Photos and story by Tamas Mondovics

HCPS Schools Recognized As Five Star Schools

Hillsborough County Public Schools officials were pleased to announce that more than 90 of the schools within the district have earned the Five Star School Award for the 2015-16 school year by the Florida Department of Education. Statewide nearly 700 schools were recognized.
Some of the local elementary schools recognized included Bevis, FishHawk Creek, Cimino, Lithia Springs, Pinecrest, Stowers, along with Randall Middle and Newsome High, just to name a few.

Florida’s Education Commissioner, Pam Stewart, said that the involvement of the community and family are critical to the success of students.

“I am grateful for the parents, caregivers and community members who invest their time in our state’s schools,” Stewart said.
To gain the Five-Star School recognition, a school must show achievement in all of benchmark areas as well as in five specific categories, including volunteerism and family involvement.

The school must also receive a grade of a “C” or better, or a satisfactory improvement rating for the year being recognized. For the list of schools in Hillsborough County that received the honor, visit www.

Hillsborough County Public Schools hold a Kindergarten Round Up period for the 2017-2018 School Year

Families interested in enrolling their child in their assigned, attendance area school should attend the Kindergarten Round Up event scheduled for that school.  

Area schools hosting the event includes Valrico Elementary School. School officials said the event is now scheduled to begin 5 p.m. on Thursday, February 23. 

Families interested in enrolling their child in their assigned, attendance area school should attend the Kindergarten Round Up event scheduled for that school, which offers the student a firsthand look at kindergarten life, introduces parents to the school, and allows attendees to become acquainted with the campus.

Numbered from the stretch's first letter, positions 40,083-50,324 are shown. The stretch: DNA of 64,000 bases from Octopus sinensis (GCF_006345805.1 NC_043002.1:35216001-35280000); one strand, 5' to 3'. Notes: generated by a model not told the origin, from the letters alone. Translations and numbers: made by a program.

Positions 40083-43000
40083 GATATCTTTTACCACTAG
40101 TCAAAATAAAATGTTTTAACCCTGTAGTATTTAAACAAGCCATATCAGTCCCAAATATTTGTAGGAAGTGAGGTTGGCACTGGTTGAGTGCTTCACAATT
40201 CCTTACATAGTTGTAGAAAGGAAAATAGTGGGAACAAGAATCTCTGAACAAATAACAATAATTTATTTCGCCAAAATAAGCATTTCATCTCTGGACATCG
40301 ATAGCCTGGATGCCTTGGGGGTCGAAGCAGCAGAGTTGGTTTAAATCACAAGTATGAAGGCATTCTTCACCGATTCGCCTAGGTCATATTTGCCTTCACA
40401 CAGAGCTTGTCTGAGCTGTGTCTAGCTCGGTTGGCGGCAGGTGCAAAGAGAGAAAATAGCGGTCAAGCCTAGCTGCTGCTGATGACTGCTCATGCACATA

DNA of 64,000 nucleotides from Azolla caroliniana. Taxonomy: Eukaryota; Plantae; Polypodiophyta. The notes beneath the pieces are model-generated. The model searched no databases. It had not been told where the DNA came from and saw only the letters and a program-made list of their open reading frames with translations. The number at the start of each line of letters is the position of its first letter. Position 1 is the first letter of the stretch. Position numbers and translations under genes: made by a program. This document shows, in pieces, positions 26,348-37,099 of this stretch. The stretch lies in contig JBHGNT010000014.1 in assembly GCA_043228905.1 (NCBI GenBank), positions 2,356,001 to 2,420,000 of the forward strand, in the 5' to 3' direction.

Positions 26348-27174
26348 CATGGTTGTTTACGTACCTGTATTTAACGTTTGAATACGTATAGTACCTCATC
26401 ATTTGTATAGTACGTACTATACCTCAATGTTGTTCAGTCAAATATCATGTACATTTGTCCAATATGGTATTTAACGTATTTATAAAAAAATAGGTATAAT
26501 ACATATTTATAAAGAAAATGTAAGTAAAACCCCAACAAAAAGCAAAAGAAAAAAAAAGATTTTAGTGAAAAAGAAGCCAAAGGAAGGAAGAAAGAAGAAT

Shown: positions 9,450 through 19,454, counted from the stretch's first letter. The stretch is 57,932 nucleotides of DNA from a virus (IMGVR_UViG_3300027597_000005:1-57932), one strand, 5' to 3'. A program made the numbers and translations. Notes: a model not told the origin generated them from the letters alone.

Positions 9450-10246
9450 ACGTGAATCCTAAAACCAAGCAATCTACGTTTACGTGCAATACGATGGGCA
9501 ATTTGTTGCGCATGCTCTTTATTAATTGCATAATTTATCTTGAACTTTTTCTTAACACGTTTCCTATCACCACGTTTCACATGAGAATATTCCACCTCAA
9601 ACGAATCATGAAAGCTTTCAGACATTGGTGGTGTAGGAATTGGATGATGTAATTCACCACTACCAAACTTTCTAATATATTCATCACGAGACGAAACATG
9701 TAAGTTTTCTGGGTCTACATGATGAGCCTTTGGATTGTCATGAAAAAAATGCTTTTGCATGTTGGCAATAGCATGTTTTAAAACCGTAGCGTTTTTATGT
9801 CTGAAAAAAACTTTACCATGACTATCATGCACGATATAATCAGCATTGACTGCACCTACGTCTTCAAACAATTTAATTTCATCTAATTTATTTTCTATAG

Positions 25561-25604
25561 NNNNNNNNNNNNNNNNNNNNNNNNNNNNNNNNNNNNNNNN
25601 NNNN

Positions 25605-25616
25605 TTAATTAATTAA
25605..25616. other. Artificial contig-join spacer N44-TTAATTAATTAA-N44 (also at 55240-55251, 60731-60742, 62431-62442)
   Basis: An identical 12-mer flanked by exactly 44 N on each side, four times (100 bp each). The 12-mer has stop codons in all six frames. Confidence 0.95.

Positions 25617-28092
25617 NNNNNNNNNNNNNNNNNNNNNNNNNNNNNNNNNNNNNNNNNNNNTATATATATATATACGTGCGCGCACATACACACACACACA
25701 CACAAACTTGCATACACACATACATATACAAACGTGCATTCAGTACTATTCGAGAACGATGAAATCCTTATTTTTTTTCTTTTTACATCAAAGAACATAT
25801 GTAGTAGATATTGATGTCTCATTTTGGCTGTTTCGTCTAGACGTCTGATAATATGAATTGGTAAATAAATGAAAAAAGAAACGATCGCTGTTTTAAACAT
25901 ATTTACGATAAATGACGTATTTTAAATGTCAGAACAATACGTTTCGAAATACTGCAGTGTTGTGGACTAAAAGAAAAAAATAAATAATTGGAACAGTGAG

Parents who attend are encouraged to bring their child’s birth certificate, health and home address documentation to register their child for kindergarten.  

Parents unable to attend the Round Up are encouraged to enroll their child in school by the end of June.  Parents who would like to research their kindergarten options may visit various Round Ups and apply for School Choice or a magnet school during the application period.

 The Hillsborough Choice application period for elementary schools closes January 20.  Families can apply directly online for School Choice and magnet options by visiting and searching “Go Choice.”  For a detailed list of Kindergarten Round Ups and a list of accepted documentation for enrollment, parents should visit the district website at and see the “Kindergarten Round Up” information on the home page. For more information, contact Terrie Dodson-Caldevilla at 272-4048.    
District Announces 2017 Excellence in Education Awards Finalists

Hillsborough County Public Schools officials were pleased to post the names of twelve finalists of the 2017 Excellence in Education Awards.